The select committee's chair, the liberal democrat MP Phil Willis, said he was disappointed with the government's position of adopting only a "watching brief" over the emerging field. "That seems to me a very very negative way of actually facing up to the challenge of the future," he said. "It's a very pessimistic view of emerging science and Britain's place within that emerging science community." He said government should support many different avenues to tackling climate change. "There have to be plethora of solutions. Some of which we do not know whether they will work, but that is the whole purpose of science." (quote from Guardian report)

  14.  To allocate this money there was a "workshop" in November in London. Among the attendees were three people with simple practical research proposals. (There may have been others.) After the workshop none of the three believed that they were likely to succeed. Their comments were:

    (1) It was dominated by geophysicysts wanting to study the problem more than solving the problem.

    (2) The workshop was of little importance, The problem, I fear is not realised.

    (2) The main problem is that no official wants to be associated with anything that can sink, catch fire, explode or just not work. Careers are much safer with paper as the only deliverable.

  15.  In raising these concerns about the scientific objectivity of the IPCC, the recent controversy about the content of e-mail communications from the University of East Anglia is obviously relevant. The situation cannot be expressed better than the leader in this week's "The Week" by Jeremy O'Grady.

    Just as the appalling behaviour of the Catholic Archbishops in Ireland has no direct bearing on the truth of Catholic doctrine, so the skulduggery of scientists of climate change in East Anglia does not constitute refutation of the theory of man made global warming. What it does do, however, is to shake the laity's faith in the integrity of their scientific high priests. And should that lead to those priests to question their immaculate view themselves, it will probably be no bad thing.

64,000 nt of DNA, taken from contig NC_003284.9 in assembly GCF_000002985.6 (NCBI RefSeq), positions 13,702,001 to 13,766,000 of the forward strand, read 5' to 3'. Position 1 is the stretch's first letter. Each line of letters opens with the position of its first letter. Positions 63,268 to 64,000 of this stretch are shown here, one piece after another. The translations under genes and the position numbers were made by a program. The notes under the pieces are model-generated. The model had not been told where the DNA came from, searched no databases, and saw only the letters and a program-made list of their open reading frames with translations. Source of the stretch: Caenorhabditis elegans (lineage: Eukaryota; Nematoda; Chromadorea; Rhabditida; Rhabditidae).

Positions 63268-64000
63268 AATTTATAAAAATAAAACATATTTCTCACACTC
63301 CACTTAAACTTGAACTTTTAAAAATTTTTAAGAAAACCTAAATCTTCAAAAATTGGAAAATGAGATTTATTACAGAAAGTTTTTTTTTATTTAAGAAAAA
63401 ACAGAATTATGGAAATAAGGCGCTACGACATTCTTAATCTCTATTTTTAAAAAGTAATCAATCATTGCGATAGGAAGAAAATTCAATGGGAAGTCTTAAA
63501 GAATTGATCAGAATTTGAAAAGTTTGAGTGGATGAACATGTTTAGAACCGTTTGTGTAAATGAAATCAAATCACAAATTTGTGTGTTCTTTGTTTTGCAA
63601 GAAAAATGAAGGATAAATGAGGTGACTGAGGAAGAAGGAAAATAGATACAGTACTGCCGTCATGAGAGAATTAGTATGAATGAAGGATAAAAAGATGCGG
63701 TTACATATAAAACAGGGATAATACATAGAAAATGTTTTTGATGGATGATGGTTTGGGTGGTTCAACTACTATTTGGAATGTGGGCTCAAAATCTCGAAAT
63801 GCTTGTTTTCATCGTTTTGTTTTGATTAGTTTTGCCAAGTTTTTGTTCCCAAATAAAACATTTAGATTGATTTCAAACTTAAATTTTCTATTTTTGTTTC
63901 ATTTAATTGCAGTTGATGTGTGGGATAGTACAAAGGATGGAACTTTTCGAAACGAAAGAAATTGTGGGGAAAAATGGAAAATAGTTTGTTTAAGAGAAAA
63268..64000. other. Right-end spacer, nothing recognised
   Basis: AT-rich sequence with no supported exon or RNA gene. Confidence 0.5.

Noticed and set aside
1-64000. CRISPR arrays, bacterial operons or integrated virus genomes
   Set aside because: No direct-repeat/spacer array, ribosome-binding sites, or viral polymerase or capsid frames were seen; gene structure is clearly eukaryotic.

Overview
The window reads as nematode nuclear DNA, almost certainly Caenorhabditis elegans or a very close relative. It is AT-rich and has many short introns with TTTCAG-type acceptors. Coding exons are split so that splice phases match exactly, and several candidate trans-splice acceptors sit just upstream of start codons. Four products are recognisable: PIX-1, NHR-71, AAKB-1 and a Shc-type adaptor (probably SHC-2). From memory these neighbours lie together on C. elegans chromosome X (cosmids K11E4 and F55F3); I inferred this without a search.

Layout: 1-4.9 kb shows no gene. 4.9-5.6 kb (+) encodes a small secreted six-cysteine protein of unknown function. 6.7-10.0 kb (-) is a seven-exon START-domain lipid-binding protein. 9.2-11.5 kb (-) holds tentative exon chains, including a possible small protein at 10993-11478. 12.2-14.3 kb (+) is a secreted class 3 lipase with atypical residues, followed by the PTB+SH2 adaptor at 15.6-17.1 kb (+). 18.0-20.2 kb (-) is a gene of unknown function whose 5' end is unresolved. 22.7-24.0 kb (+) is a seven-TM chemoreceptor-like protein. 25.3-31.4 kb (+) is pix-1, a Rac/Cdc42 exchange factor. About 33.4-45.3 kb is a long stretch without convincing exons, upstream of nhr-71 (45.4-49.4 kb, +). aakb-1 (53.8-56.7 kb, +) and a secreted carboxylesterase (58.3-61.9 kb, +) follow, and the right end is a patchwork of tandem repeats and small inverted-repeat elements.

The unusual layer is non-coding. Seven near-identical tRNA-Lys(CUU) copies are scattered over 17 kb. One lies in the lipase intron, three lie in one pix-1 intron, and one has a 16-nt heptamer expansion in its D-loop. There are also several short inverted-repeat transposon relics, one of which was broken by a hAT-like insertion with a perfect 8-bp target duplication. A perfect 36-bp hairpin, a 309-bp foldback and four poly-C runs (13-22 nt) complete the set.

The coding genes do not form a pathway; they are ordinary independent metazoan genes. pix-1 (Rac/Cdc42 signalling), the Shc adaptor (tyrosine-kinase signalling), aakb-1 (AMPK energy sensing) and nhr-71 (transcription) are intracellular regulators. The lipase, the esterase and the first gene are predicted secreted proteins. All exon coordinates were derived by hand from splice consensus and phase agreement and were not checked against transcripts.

The view of themselves as prelapsarian truth seekers unaffected by the psychological frailties which afflict the rest of us finds its clearest expression, you will recall, in Karl Popper's classic, "The Logic of Scientific Discovery". To Popper, the method of framing testable theories and then discarding them if the facts fail to fit was the distinctive way scientists not only should, but do, proceed. But in real life argued Thomas Kuhn in "The Structure of Scientific Revolutions", scientists engage in "group think". You have been taught in a certain "school" of theory; the imminent scientists who oversee your career have built reputations in the school: why let mere facts get you in psychological and career difficulties? If Kuhn is right, this suggests that the scientists' boast that their work has been peer-reviewed often means little more than that it has been exposed to group think. "If the facts change, I change my mind. What do you do?" asked Keynes with studied naivet

    . The answer, at least where the East Anglian scientists are concerned, is that you massage the facts.

  16.  In conclusion: the The climate academic community/IPCC "group think" has three parts:

    (A) Failure to recognise the seriousness of the situation—maybe because scientists require "proof". ("But we don't know that those things are going to happen" Met office head of climate change in group discussion after geoenginering hearing at this committee.)

    (B) Grossly unrealistic "ivory tower" mentality on how quickly an idea (eg for clean energy generation) can be developed into a mature fully implemented technology.

    (C) Grossly unrealistic "ivory tower" mentality on how the world can adapt to change such as one to two metres of sea level rise.

  17.  It is vital that the decisions on how the world reacts to the major worldwide problem of climate change are made by those in government who can apply common sense and not get lost in the detail. As EF Schumacher said 40 years ago in "Small Is Beautiful."

    "Maybe it was useful to employ a computer for obtaining results which any intelligent person can reach with the help of a few calculations on the back of an envelope because the modern world believes in computers and masses of facts and it abhors simplicity" and "the endless multiplication of mechanical aids in fields that require judgement more than anything else is one of the chief dynamic forces behind Parkinson's Law".

December 2009